I just read a business book worth sharing. It is Rework, by 37 Signals partners, Jason Fried and David Heinemeier Hansson.
We started using 37signals' web-based applications: Basecamp (for project management), Campfire (for work-group chat), and Backpack (for knowledge management). These are simple, focused tools designed to help you collaborate, get organized, and to get things done.
The software is terrific, and so is the philosophy behind it. 37signals got so much positive feedback from their blog … they parlayed it into a best-selling book.
Why Is the Book Relevant?
Rework is about the business, design, programming, and marketing philosophies of a developer that makes web-based software used by millions of people.
What's In It For Me?
It is easy to find value, fresh perspectives, and inspiration in this practical book. At less than 300 pages, it's a quick read too. Each chapter is only a page or two, so it's a great airplane or nightstand book.
Also, they proudly present ideas in bold strokes; clearly favoring provocative over wishy-washy. For example, 37signals proclaims it builds software products with the least number of features necessary. In other words, their products intentionally do less than their competition.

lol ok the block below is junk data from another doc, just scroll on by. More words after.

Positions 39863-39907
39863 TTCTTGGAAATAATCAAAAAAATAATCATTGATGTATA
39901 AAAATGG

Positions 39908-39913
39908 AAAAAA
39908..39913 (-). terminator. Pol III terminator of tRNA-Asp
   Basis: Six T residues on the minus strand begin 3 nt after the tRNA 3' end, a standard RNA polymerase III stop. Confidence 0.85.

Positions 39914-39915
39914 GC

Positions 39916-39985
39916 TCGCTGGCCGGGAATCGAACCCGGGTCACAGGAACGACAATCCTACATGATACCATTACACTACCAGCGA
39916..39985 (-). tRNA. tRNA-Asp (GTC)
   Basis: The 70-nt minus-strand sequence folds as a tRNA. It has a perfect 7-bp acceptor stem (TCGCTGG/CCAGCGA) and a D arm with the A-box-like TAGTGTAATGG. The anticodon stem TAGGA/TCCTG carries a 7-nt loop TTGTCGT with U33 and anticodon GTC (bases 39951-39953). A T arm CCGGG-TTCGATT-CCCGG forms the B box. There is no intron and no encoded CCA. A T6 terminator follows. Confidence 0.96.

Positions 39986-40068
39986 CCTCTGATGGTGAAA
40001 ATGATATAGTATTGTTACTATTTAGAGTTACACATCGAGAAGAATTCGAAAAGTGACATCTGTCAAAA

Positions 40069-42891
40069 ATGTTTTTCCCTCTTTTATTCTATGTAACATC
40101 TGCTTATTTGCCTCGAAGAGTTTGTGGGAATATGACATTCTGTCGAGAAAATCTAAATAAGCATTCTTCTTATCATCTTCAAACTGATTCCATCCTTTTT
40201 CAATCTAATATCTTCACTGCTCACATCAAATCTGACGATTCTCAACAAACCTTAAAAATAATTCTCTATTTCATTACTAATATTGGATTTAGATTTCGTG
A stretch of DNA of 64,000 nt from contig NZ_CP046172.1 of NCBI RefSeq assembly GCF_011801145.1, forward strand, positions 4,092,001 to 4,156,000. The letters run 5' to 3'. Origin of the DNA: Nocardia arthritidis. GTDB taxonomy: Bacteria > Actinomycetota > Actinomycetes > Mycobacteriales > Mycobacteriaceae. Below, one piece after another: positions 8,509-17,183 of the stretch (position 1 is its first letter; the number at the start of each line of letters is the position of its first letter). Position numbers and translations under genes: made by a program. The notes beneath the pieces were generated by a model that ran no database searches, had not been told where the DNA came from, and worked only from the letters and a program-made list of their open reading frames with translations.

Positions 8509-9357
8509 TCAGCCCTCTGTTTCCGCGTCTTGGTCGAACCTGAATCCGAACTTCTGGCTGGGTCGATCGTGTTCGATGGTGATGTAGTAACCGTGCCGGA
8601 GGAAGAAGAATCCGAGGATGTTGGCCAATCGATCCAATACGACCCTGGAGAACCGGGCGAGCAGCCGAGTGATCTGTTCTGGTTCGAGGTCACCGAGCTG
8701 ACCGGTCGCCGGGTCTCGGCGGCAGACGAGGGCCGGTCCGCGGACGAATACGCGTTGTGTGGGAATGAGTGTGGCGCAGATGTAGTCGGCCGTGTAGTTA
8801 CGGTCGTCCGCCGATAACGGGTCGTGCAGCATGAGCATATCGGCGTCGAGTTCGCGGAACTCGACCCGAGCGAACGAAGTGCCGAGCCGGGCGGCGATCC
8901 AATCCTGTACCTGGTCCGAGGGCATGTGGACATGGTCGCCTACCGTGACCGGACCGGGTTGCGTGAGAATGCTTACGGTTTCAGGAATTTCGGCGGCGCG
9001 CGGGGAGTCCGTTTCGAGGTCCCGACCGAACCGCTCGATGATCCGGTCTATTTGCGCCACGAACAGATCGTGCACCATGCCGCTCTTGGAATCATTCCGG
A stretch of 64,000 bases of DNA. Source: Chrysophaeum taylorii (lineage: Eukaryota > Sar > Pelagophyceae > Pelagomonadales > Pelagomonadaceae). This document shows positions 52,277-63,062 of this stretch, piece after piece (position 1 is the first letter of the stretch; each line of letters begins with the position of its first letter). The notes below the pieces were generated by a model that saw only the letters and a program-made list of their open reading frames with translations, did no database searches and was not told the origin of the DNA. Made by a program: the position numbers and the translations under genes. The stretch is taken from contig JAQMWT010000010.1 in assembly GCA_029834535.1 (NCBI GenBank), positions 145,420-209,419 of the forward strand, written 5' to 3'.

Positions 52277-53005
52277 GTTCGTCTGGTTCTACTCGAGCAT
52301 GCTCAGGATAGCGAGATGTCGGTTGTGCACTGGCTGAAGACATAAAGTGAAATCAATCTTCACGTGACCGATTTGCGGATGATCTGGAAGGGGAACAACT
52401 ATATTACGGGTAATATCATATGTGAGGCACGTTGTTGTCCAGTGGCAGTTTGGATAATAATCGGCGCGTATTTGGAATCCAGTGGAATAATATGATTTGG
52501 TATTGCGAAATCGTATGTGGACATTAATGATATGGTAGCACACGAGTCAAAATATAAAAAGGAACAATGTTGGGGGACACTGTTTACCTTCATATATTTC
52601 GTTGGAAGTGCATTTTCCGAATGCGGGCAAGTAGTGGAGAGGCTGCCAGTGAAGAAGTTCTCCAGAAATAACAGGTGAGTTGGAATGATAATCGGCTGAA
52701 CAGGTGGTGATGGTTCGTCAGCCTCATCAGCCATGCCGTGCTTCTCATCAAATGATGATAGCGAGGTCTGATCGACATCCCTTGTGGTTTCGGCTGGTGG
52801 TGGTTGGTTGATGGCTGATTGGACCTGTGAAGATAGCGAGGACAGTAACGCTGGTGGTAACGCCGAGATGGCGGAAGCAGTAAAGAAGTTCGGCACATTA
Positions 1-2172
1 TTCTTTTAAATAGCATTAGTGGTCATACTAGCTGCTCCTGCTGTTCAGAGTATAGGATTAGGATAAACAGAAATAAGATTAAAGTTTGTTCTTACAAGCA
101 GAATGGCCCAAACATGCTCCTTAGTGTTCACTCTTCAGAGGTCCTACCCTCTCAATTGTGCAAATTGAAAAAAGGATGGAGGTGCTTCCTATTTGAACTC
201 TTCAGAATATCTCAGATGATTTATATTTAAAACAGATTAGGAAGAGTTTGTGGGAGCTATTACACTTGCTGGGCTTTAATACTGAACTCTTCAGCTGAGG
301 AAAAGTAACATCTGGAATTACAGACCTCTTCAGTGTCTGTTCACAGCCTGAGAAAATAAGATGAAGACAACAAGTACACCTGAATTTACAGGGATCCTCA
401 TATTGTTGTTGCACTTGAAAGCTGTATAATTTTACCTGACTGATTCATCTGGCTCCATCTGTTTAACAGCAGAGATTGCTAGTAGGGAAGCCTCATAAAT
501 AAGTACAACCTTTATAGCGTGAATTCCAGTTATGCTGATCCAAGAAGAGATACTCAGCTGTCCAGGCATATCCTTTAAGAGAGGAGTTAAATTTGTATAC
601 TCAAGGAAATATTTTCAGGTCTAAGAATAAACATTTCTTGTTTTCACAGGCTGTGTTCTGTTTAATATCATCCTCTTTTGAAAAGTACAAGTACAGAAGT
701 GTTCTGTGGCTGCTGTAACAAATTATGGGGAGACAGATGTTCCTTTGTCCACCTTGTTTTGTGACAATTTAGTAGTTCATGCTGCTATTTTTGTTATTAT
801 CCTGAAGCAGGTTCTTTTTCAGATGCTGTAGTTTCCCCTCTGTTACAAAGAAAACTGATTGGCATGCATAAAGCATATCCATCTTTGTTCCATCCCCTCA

Here is a Partial List of the Essays in the Book.
This list will give you a sense of the book and its tone. Click the image for a more complete list.
I don't agree with some of what they preach. Yet, it is easy to get lots of value quickly from the book. Another way I know it is good, is that it is making its way around the office; and I often hear people referencing it and referring to it. All-in-all, it is worth reading.
Here is a video of Jason Fried on Big Think.
Yea, This is a great book. I just finished reading it myself and, like you, some of the ideas are a bit extreme, most of them are very useful. Also, I just stumbled upon your site and am finding the information here very informative. I’ll be checking back!
Thanks for the note. Glad you’ll be checking back.
As to Rework, I like the thought process as much as, if not more than, the ideas themselves. For example: where are we bogged-down under the “whole product” … when we could build half, but do it incredibly well (right now)?